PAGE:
It must have been a bright spring day in March, perhaps April, in Rome. It’s dark and cool in Santa Maria Maggiore, where I am awaiting Confession. My then-boyfriend suggested it was high time I finished my reverting process to Catholicism and go back to the sacraments, and so I accepted. I am uneasy. Years without confession, how is that? Aren’t Italians die-hard Catholics? Romans like me especially so? How did I get lost for so long, and how did it start?
Letting Go of My Faith
Back 12 years, it’s 1997. I am a high school student and I define myself as Catholic if I am ever challenged – and at a school like mine, I was challenged often. That chapter in our philosophy textbook about Erasmus versus Luther on the doctrine of justification had worked wonders for me, giving me the means to sharpen my sentimental case for Catholicism into an intellectual one. But as I fell in love with the doctrine of free will, I started drifting away.
My character is best described as melancholy. I am firm in my convictions, but at the same time, I tend to strive, and then pine away, for an impossible standard of perfection. I was feeling deep sorrow and shame for falling into the same sins over and over again, and even imperfections had started feeling unbearable. I decided that the distance from God was too much to bear, and so I gave up first Confession and Communion, then Mass.
Just like a child loses a balloon and then follows it with wistful eyes as it soars in the sky to disappear, so I let go. All it took me was just opening my hand and my religious practice disappeared in a breath.
Not that I proceeded with the classic anti-clerical liberation you are probably anticipating; I never became hostile to the clergy, as I had never considered the existence of a hierarchy a serious problem from a theological standpoint. I had just decided that I could live without all that, and since I had never stopped believing in Jesus it couldn’t be wrong. My prayer life was quick to die away. Interestingly, I was still irritated at anti-clericalism without a cause, admired John Paul II, and never felt attracted to the reformed churches, as my intellectual objections to sola fide (the belief of being saved by faith alone) and sola scriptura (the belief that Scripture is the sole authority for Christians) were still standing.
Quite simply, I just decided I would do what every eighteen-year-old does, that is to say, focus on my studies, career perspectives, and think about a family of my own.
Life Without God
With the all too common arrogance of a straight-A student, I was expecting a walk in the park, doors opening magically, love to come to me easily. But eventually, nothing came easy, except perhaps for my studies. Worse than the heartache over failed relationships and inconclusive searching for a job in the worst economy of the Western world, was being totally unable of making any sense of what was, or rather wasn’t happening. I just wallowed in a melancholic state, fuelled by my love of literature and its contemplation of human tragedies. I guess nature had started receding to a materialistic view, as I could not understand the blind force behind human desires.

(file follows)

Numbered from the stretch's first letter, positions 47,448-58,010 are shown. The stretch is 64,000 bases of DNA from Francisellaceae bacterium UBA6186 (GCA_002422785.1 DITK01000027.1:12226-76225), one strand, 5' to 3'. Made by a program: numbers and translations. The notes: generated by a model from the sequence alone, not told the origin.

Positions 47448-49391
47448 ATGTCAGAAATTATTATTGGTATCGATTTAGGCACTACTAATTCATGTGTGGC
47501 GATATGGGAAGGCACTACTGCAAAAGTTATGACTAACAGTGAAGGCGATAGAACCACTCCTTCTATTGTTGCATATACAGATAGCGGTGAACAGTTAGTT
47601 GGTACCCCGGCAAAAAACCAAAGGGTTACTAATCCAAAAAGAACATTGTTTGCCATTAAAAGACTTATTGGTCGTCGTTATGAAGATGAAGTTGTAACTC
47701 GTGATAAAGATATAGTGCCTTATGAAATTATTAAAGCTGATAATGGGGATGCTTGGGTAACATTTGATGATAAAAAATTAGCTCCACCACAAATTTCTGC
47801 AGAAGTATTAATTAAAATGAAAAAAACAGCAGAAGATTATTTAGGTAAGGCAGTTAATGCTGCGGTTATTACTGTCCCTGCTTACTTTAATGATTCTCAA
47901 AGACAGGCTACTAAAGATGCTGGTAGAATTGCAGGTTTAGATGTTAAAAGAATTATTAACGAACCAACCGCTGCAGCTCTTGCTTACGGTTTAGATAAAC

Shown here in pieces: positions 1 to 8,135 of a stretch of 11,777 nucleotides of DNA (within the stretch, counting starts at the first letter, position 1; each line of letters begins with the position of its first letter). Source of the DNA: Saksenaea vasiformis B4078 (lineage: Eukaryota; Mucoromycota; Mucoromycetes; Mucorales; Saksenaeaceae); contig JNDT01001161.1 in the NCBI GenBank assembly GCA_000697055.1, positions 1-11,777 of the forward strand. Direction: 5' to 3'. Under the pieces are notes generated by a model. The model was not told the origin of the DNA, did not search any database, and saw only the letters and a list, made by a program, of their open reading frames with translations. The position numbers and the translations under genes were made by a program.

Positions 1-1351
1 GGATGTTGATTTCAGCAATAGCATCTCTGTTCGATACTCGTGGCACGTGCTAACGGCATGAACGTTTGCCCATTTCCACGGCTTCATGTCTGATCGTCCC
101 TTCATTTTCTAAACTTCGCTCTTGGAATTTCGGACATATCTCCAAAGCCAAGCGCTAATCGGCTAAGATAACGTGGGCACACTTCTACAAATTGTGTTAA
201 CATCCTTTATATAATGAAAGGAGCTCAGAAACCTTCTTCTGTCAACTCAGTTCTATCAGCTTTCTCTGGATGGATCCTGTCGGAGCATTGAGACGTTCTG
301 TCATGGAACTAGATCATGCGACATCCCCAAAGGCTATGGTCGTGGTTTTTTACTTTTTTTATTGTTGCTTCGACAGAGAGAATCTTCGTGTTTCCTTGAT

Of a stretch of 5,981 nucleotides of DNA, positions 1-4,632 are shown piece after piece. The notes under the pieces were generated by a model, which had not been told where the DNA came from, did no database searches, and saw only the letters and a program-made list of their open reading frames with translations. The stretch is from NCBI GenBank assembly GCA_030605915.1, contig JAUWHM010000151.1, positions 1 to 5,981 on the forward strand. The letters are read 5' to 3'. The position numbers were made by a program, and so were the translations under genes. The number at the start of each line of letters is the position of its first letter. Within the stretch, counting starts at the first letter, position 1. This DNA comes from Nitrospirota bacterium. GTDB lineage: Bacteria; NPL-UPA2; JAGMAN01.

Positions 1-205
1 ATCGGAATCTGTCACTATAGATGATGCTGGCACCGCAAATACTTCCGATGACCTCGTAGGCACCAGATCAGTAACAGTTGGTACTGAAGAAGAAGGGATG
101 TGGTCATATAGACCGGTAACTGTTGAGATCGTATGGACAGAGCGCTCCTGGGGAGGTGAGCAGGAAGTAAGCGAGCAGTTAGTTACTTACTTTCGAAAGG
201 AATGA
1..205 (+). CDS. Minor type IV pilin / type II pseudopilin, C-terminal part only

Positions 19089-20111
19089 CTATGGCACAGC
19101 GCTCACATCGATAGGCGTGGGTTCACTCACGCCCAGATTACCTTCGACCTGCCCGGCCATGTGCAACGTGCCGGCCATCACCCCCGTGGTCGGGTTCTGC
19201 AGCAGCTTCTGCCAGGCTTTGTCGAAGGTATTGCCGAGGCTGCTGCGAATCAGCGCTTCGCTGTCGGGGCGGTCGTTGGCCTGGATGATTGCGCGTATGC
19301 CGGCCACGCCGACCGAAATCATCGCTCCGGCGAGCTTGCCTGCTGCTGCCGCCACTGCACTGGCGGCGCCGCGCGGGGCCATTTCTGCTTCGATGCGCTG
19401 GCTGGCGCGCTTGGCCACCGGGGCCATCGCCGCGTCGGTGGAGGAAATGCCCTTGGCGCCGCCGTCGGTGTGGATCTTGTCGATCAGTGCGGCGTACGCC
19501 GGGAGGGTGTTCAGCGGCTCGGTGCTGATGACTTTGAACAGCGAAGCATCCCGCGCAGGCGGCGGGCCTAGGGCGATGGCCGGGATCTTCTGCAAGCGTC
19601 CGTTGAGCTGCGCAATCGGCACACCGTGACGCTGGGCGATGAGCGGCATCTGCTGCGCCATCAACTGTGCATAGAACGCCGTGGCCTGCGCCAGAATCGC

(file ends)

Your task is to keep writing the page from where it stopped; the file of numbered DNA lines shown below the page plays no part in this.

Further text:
As (idolised) men and friends kept coming and going from my life I was completely lonely. At times, a fit of temper saved me from shame and I would get back on track again. Hope would come from nowhere and I would become full of expectation again.
I thought I could see life in its full colours, but it didn’t last. It was like driving a car at full speed only to crash into a wall. Over and over again.
An Unexpected Change
They say you need to hit rock-bottom to change, and this is exactly what happened. In what you could define a spectacular failure – bullying on the workplace that caused me physical illness and a toxic person I had to run away from, all happening at the same time – help came in the most unassuming way. I was hanging out with a friend on a Sunday when he told me he had to go to Mass, so I went along.
What I wasn’t expecting, is that the following Sunday I went again. I realised it wasn’t too much, and that I could even endure the (many) not so brilliant homilies. The impossible was already happening: I was less and less interested in perfection and increasingly appreciative of the work of men.
And the Church must be forever building, and always decaying, and always being restored, as T.S. Eliot wrote in Choruses from “The Rock”. Something was being done, Sunday after Sunday, out of a force that had to be more than habit. Perhaps going to Mass was more than just turning up at church at a given time, but it was rather a patient work, like building a cathedral.
Discovering a Person
I decided to read some St Anselm and I realised that Scholasticism was far from being boring and pedantic. It rather rested on a quiet faith in the goodness of reality and of man’s intellectual faculties, that however imperfect, offer him the chance to understand at least something of the supremely great, and supremely benign, cause of everything. My destiny started to appear less brutally squalid than it had appeared before. I started to understand that all manner of thing shall be well (T.S. Eliot, again). And it was not some sort of anonymous, unloving energy, it was a person. And that person had been waiting patiently for far too long.
I pondered for months about the Sacraments: I had to go back, but I didn’t know how. It felt like I had been away from them for more than ten years. So there I was, needing another nudge, and I got it. There I was, in Santa Maria Maggiore, nervously awaiting Confession.
My turn comes, I kneel down. My confessor is a Dominican friar, I read. A glance through the grille and I can see he is young, perhaps younger than me, and has a calm and benevolent face.
And, in the dark of a confessional, a new life began.